Ziff Davis sells its mission statement

Paul Conley rants on Ziff Davis for their latest breach of journalistic ethics. They’ve gone so far as to sell the very text of their editorial mission statement to advertisers. Check out this screenshot:

“If you want to see the single most ridiculous, most offensive, most disgusting and dimwitted thing in the entire history of B2B publishing, then take a look at the Editorial Mission statement of Baseline magazine — the Editorial Mission statement, for god’s sake!!! — where ads have been inserted in the copy.”

Rex Hammock agrees and clarifies his distaste for the intelliTXT model:

“I’m not even opposed to having clearly marked advertising or sponsored content that is interspersed with editorial content. The practice that Paul (and I) oppose is the hidden nature of hyperlinked-text advertising…This is a slippery slope.”

It’s just unbelievable what people will do to their future to get an extra dollar today.

Do you want my clicks or my attention?

I’ve been a believer for a long time that the magazine business is best-suited amongst the “old” media markets to embrace and extend the online media world successfully. They understand communities. They understand niche content. And they get targeted advertising. They intuitively understand some of the hardest things to get right.

But watching eWeek handle the recent IntelliTXT controversy (more here from Paul Conley and here from Jason Calacanis) reminds me why there are newcomers in every market nearly every day displacing the magazine incumbant in that space.

RollingStone is kicking itself while MySpace displaces everything they once were. It continues to pain ZiffDavis and IDG every day that CNet and Slashdot control more and more of their once-dominant market positions. Everyone who was working at Time Inc. while Yahoo! rose to power is embarrassed every time they check their email.

Instead of embracing the Internet, the magazine businesses, particularly niche publications, choose to hide under their old business models. Then each time a Digg or a BoingBoing or the next new media site screams across the network, the internal fingerpointing and backroom politics escalate. And while everyone plots the next move, key thought leaders inside the company head elsewhere for employment.

There was a collective ‘ouch’ when InfoWorld lost Jon Udell to Microsoft.

I’m surprised that the trade associations are only just now picking up on things like this and the damage they cause. Martha Spizziri of the ASPBE takes a first pass at what IntelliTXT means:

“…at best the IntelliTXT model is annoying–in the same way that even editorial links can be annoying when the text is vague. In both cases, you aren’t really sure what kind of information you’ll get if you click.”

The American Business Media, on the other hand, has chosen not to take a side. In fact, they’ve chosen eWeek as a Neal Award finalist instead. B2B media watchdog Paul Conley explains why that’s a bad idea:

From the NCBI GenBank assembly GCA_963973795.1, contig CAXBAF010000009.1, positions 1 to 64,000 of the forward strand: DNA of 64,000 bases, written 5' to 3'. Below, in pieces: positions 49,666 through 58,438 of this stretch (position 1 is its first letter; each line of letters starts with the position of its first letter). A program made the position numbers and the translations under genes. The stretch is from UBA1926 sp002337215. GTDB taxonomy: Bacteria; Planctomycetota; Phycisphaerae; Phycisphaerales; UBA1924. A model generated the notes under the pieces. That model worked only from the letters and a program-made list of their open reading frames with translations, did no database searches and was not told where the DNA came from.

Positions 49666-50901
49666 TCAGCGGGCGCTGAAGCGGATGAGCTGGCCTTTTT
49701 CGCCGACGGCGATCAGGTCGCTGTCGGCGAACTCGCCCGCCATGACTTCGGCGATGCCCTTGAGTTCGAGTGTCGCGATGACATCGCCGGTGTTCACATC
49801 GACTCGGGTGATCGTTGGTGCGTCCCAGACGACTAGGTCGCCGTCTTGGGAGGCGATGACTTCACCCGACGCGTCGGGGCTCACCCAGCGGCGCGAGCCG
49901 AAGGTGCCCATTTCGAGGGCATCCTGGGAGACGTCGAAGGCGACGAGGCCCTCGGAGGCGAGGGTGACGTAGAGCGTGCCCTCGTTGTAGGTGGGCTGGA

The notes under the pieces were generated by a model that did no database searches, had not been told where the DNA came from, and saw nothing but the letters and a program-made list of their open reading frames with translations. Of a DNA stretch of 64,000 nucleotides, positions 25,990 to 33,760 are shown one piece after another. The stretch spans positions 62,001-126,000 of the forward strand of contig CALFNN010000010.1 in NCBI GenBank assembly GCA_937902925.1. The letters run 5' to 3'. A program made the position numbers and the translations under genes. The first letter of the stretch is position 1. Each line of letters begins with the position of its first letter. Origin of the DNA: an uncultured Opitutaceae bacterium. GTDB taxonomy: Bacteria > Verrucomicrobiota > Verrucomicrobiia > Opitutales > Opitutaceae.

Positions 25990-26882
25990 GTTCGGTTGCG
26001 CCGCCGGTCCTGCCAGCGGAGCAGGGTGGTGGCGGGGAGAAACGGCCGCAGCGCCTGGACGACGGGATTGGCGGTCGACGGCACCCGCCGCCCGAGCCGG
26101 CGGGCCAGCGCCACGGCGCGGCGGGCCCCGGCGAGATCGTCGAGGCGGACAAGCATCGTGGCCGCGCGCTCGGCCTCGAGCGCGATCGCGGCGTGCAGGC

“it’s beyond me why the screening judges at ABM would think that a site that embarrasses the entire world of B2B journalism should be considered a symbol of what is best in B2B journalism.”

And Bill Mickey at Folio faults eWeek for being desperate:

“I’ve written about this before, as has Conley, who this time suggests that pressures stemming from owner Willis Stein’s efforts to sell Ziff Davis have resulted in a revenue-at-all-costs Web site strategy.”

Its obvious to everyone that print is struggling. And the stories of a market in turmoil only get more critical when a leader like eWeek sells out its last asset…the words on its pages.

Look, relevant advertising is great. It works for everyone in the media ecosystem. But when credibility is the elephant in the room, you can’t disrespect your customers. It’s as if your own content is getting in the way of what you want from people.

Do you want my clicks or my attention? If you capture my click, you’ll have a dollar today. If you capture my attention, you’ll have a customer tomorrow.

eWeek doesn’t want me to visit eweek.com

I saw a link to an eWeek story and visited in part because I hadn’t been there in so long.

Ugh. Now I remember why. Here’s a 30 second screencast showing you why I’m not a regular reader.


Link to video: http://video.yahoo.com/video/play?vid=c0467b333753b3d3fd849b14b76c56a4.1605369

First, notice the page load time. Then, once it loads, notice the billboard mania that draws my eye in every location other than the first sentence. I’m gone before I started.

But the killer is the IntelliTxt ad…a fakey inline link that is actually an ad that blocks the text on the page when you rollover the “link”. Notice it conveniently doesn’t block the other ads.

Fortunately, there’s a Greasemonkey script that will disable any IntelliTxt ads from any web site. Funny enough, I found this script on Wikipedia. It works great.

I thought the IntelliTxt issue was dead, but media sites scrapping to maintain profits on the page view model are bottom feeding for clicks with clutter and misleading links. Instead, they should spend their resources courting relationships with readers.